So what about the niggling little details, or the grey area? For example, let’s say you give focus testers about an hour to complete the first two levels of your game, and only 50% of your focus testers finished both levels, the rest didn’t get past level 1. What’s the take away here? Depends on the specific sticking points (puzzle, enemy, boss, navigation, etc.) but for the most part, you can’t get forget about the 50 percent who DID complete it! It’s very disappointing when I see broad sweeping changes made to software because someone says that 50% “isn’t good enough” for selling more units of a video game. Sometimes, when players struggle, it’s considered a good thing because they are actually being challenged and are learning how to play your game. And this is easy to tell, so long as you provide them with an outlet where they can express their experience in terms of difficulty/frustration and difficulty/boredom on the same scale. So often, I see the experiences of focus testers only weighed against half of the testing variables! There are FOUR things to look for, and the sweet spot is in the middle. Just because something is difficult, doesn’t mean it is frustrating! People can still enjoy an experience if it’s difficult, the idea is that it doesn’t skew into frustrating territory for too long. And of course the flip side to that is that if a game is too easy, people may become bored and lose interest. The sweet spot is in the middle.

Games are about overcoming challenges, and sometimes challenges require more perseverance than others. Difficulty is generally a hard thing to match to EVERY player.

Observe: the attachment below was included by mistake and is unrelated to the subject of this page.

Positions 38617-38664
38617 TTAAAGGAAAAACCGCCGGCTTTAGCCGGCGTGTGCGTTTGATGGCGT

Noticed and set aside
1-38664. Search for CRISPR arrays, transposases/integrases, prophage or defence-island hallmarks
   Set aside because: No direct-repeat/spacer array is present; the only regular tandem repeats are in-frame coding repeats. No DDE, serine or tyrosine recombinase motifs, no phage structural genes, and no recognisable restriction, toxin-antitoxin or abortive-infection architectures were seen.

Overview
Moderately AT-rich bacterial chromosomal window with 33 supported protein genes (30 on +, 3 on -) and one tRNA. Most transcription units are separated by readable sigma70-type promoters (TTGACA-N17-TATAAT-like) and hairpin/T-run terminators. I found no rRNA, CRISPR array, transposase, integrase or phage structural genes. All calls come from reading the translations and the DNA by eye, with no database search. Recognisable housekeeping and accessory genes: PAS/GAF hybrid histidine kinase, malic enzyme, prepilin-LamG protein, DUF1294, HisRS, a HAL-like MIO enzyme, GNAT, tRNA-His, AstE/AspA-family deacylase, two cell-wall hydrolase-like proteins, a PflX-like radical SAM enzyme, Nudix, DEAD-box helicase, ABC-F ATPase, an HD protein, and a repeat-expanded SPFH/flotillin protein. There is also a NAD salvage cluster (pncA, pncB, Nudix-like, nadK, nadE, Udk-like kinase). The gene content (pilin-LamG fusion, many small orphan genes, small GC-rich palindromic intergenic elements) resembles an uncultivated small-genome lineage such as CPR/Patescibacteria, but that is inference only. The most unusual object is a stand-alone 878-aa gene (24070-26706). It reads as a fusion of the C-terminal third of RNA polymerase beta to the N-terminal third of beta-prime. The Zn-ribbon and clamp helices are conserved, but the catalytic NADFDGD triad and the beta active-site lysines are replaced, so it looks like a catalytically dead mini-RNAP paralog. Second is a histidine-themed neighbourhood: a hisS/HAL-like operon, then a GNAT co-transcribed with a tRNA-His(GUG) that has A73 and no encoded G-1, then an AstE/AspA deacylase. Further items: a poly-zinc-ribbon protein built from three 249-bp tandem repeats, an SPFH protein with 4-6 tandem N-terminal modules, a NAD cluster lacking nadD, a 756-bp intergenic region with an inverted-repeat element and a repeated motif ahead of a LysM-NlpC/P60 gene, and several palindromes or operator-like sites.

Another thing to remember, too, is that completion is not necessarily the equation for happiness from a gamer. There are many cases where I have not finished a game or gotten very far only to say “that’s an awesome game, I really liked it”. And the opposite is true, I’ve completed games that I have found to be uninteresting, terribly designed and boring. Crackdown and LA Noire respectively, in case you’re interested. 🙂

As for The Witness, I look forward to playing it. Braid was a triumphant success in my mind and I eagerly await the new efforts from Mr. Blow and his newly formed company. I highly encourage them to release on the consoles, it will do much for the state of gaming on those platforms.

Restaurant Menu Tricks

Great little post on NY mag I found regarding menu’s in restaurants.   This one covers the higher priced places but references some chain restaurant tricks as well.  I always knew there was a lot of pscycology behind advertisments in general but I hadn’t thought about the structure of a menu in a restaurant and how it contains all kinds of wonderful little tricks.  Give it a look over, I think you’ll find it interesting.  Oh, and apparently this is an excerpt from a book that will be coming out this year entitled

Priceless: The Myth of Fair Value (and How to Take Advantage of It)

Read more: Author William Poundstone Dissects the Marketing Tricks Built Into Balthazar’s Menu — New York Magazine

I think what is so fascinating about the article is not necessarily the content but what it implies about restaurant hierarchy and what the “do’s and don’ts” are of each tier.  My head is filled with images of a caste type system for the structure of restaurants; societal in nature.  I can see the higher priced cuisine restaurants that carry specialty items on the menu just sneering down at the chain food restaurants and their despicable habits, while the chains are looking at themselves with pride, touting a better, more healthy meal than those bottom of the barrel fast food joints.  And what do they have to look down on?  Taco trucks?  Street Vendors?  Sometimes those 2 am street vending hotdog guys can give you a run for your money there, Mr. Snooty fancy-pants restaurants!  Oh if only walls and carts could talk…